The centrepiece of the US National Defence Strategy 2022 is ‘Integrated Deterrence’, which was debuted by US Defence Secretary Lloyd Austin. He termed it as a new approach to achieving deterrence. Its purpose was to avoid military confrontation and make use of partners and allies as well as their capabilities in countering the adversaries. It incorporates both military and non-military tactics to deter adversaries.
As per Sasha Baker, Deputy Under Secretary of Defence for Policy, integrated deterrence is to incorporate all tools of national power and its allies and partners in countering the warfighting areas, and other domains of conflict. Dr Colin Kahl highlighted the major purpose behind “integrated deterrence”, saying it is to “integrate allies and partners that are the actual asymmetric advantage that the United States has over any other competitor or potential adversary”.
The alliance system is vital to integrated deterrence, “The US has to engage with its allies and partners so that their rivals realise that they’re taking on a coalition of nations who are dedicated to sustaining a rules-based international order, they’re taking on more than just the United States”.
To achieve this “integrated deterrence”, the United States’ engagement with India is now accelerating. In the 2+2 ministerial dialogue held in April 2022 between the US and India, they signed a bilateral space situational awareness arrangement.
This will facilitate sharing of greater information and cooperation in space. Their information-sharing partnership is expanding across all the war-fighting areas. They show their willingness to launch new supply chain cooperation measures that would allow them to support each other’s priority Defence requirements. On October 2020, the USA and India signed an agreement named “Basic Exchange and Cooperation Agreement” that would give India access to the US geospatial intelligence-satellite images and analyses.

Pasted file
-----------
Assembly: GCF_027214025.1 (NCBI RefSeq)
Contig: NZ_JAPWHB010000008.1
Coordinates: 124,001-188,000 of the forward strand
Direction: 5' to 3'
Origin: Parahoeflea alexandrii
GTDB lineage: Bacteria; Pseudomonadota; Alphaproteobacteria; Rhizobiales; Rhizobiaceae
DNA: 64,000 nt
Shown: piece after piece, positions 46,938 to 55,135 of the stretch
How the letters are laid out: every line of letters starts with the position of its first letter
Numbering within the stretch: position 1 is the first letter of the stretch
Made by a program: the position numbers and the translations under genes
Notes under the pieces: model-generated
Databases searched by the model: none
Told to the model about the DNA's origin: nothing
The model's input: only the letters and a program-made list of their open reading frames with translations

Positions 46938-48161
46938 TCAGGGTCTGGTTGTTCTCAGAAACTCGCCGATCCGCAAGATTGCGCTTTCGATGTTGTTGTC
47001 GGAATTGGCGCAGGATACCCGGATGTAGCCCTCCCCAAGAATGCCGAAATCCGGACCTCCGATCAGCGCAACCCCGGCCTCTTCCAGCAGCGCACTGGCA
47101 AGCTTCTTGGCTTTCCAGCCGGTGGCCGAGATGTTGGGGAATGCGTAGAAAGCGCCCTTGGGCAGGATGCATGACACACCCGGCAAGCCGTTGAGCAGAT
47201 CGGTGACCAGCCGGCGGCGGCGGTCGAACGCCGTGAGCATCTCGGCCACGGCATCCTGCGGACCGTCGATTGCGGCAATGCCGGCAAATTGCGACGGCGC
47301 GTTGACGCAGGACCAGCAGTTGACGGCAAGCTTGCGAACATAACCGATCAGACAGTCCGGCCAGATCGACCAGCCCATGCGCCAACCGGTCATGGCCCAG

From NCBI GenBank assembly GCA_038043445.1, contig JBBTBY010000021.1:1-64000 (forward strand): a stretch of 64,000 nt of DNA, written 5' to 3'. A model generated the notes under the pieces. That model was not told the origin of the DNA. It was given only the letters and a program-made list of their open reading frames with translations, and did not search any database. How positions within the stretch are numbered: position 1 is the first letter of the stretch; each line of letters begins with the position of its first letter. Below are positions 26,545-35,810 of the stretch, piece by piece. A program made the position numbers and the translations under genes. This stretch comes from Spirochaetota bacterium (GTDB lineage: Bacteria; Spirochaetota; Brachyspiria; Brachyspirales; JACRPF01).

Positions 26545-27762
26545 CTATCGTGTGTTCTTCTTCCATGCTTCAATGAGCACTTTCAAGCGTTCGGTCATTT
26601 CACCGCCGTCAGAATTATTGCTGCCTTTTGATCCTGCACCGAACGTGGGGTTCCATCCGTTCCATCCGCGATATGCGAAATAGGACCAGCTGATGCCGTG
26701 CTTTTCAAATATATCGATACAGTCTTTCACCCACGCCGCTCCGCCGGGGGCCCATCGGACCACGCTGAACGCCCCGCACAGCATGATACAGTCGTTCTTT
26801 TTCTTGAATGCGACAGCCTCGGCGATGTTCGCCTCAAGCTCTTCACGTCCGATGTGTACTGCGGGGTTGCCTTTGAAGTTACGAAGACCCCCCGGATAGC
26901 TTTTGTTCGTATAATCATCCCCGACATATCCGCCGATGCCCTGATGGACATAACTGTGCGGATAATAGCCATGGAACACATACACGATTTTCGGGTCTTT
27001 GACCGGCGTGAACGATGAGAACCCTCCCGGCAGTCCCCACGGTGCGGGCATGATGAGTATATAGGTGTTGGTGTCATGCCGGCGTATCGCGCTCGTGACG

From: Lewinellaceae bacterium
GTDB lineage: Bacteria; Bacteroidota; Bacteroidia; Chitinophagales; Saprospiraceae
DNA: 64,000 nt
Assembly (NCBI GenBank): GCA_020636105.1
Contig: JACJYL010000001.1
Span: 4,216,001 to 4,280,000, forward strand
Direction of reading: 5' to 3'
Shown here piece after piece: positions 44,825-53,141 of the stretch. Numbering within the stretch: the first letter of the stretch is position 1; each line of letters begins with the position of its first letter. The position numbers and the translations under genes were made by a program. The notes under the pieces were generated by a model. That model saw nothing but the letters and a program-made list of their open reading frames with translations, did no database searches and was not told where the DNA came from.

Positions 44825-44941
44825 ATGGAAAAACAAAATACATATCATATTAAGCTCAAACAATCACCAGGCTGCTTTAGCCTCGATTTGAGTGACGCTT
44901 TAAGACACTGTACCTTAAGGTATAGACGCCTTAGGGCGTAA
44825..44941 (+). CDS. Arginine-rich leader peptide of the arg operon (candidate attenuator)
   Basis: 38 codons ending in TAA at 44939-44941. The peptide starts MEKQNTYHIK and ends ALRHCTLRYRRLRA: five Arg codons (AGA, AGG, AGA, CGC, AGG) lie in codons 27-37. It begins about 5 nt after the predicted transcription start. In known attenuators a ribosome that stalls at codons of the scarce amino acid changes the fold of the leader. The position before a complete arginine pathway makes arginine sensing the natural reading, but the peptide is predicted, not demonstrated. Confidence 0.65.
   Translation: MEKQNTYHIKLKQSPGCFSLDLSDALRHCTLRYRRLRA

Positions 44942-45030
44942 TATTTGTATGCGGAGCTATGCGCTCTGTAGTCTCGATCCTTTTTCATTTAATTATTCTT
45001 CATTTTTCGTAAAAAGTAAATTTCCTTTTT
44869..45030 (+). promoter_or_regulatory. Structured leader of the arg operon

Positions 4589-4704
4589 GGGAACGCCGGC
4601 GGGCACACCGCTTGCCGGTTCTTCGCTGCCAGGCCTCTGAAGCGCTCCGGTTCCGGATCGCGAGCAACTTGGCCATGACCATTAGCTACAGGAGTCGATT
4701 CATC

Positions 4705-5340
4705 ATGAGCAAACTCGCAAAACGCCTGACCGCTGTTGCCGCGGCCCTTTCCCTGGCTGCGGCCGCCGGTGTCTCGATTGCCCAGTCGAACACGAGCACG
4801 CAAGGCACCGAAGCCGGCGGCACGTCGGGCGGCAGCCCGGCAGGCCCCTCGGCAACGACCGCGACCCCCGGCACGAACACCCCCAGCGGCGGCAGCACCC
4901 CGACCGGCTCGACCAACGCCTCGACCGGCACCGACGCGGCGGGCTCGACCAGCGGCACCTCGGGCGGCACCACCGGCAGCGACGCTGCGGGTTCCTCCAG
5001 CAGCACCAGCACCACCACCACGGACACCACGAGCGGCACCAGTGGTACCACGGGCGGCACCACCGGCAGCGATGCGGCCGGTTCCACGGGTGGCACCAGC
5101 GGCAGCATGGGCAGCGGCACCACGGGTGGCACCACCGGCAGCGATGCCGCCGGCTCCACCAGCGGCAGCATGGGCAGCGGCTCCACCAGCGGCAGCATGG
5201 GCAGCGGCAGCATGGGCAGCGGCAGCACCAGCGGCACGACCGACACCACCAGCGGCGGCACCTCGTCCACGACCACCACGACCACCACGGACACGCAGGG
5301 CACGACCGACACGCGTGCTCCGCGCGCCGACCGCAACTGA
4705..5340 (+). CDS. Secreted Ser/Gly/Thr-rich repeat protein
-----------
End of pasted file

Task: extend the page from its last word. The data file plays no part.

The US government has shown its willingness to approve sales of drones to India, including armed drones. Although the US has been reluctant to supply drones, particularly armed drones because they were incorporated into the Missile Technology Control Regime by their officials. But now the US has shifted its policy to consider drones as aircraft rather than missiles.
Furthermore, the Quadrilateral Security Dialogue (QUAD) was created to facilitate relief operations during the 2004 Tsunami in the Indian Ocean. It comprised the US, India, Australia, and Japan. It was an informal dialogue between the states about naval cooperation. Through this platform, they are now expanding from the Pacific Ocean to the Indo-Pacific Ocean.
To counter China’s growing influence in the South China Sea, the dialogue shifted towards a strategic partnership. The leaders of the QUAD member countries decided to revive the group during the ASEAN summit after that the member countries resumed group naval exercises. The way these countries indulged in joint military exercises and naval drills led to the militarisation of the Indian Ocean. The Malabar exercises of the US with QUAD member states were perceived by Australia as a military alliance that is militarizing the Indian Ocean and maritime trade.